Briefing on the situation in Somalia and the status of AMISOM Post 2021

Date | 07 December, 2021

Tomorrow (7 December), the African Union (AU) Peace and Security Council (PSC) is expected to consider the situation in Somalia and receive updates on the status of the discussion on the future of AU Mission in Somalia (AMISOM) post 2021.

Following the opening remark by Tesfaye Yilma, Permanent Representative of Ethiopia and the Chairperson of the PSC for the month of December, Bankole Adeoye, AU Commissioner for Political Affairs, Peace and Security (PAPS), is expected to make statement. Mohamed Omar Gad, PSC Chair for the month of November is expected to present the report of the PSC Field Mission to Somalia conducted last month. Francisco Caetano Madeira, Special Representatives of the Chair of the Commission for Somalia and Head of AMISOM will also make a presentation. The Representative of the Federal Government of Somalia is also expected to make a statement.

This meeting comes after the field mission by members of the AUPSC to Somalia, which took place from 8-10 November 2021. The mission was undertaken in the context of the ongoing discussion between Somalia and the AU on the future of AMISOM and the impending mandate renewal of the mission in December. Members of the AUPSC took the opportunity to demonstrate solidarity with Somalia as it continues to hold its electoral process and strives to consolidate its peace, security and stability.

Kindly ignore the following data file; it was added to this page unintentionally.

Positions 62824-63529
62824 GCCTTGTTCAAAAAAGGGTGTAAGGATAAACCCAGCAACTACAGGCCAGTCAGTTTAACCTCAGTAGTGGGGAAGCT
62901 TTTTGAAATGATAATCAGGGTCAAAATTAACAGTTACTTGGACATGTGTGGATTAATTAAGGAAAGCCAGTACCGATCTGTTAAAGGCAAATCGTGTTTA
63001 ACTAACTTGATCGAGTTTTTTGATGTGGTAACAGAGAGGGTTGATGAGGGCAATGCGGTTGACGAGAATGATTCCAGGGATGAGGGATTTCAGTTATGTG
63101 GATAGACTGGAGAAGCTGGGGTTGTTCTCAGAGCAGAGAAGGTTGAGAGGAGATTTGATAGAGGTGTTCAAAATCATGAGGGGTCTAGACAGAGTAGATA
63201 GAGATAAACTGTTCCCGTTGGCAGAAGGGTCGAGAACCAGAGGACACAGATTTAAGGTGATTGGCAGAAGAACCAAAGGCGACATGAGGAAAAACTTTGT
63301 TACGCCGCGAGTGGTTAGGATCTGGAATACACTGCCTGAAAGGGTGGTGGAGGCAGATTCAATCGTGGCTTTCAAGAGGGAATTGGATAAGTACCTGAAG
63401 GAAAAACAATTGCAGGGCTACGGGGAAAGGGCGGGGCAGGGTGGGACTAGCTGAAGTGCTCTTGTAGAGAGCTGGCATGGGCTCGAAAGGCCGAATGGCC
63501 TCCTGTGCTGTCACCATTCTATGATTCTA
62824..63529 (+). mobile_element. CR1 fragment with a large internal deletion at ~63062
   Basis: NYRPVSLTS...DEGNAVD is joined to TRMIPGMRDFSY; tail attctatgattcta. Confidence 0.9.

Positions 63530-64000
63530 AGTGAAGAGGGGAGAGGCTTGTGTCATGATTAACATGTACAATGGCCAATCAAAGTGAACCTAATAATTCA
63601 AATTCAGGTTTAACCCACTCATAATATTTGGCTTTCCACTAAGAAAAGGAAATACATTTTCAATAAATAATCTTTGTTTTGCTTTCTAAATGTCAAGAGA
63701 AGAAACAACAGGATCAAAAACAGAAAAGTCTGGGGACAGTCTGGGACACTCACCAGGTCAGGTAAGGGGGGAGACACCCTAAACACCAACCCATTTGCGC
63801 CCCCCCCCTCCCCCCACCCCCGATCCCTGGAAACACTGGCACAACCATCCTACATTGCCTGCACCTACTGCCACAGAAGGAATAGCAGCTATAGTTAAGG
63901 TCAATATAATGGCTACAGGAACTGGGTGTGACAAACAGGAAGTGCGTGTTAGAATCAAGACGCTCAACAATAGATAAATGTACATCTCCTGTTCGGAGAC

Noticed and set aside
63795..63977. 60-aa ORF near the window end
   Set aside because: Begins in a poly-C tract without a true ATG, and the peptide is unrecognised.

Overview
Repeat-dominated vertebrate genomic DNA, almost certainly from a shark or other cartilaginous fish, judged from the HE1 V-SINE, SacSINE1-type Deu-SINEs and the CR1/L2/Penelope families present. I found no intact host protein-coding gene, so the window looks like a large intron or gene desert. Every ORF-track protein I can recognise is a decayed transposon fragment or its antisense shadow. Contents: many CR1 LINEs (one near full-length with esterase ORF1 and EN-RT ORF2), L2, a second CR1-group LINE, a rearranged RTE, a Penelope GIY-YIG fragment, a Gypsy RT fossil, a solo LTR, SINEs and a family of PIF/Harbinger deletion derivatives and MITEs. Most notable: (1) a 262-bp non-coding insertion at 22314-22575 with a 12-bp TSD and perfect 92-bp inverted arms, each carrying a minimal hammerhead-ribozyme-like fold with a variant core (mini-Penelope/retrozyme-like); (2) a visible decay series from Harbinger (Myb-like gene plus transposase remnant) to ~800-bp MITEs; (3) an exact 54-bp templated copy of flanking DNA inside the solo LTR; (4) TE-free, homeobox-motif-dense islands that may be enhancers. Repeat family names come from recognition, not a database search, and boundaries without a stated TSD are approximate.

The last time the Council met in October, the Somali political scene was dominated by a public row between the President and the Prime Minister in relation to a controversy surrounding the disappearance of a Somali cyber security expert who used to work for the Somalia National Intelligence and Security Agency. The tension has now been somewhat eased and the two leaders have reached a compromise on the appointment of senior security officials. However, the country continues to face so many challenges and the disagreements between the president and the prime minister and the federal government and the federal member states continue to stir political tension in the country, as members of the AUPSC observed during their recent visit.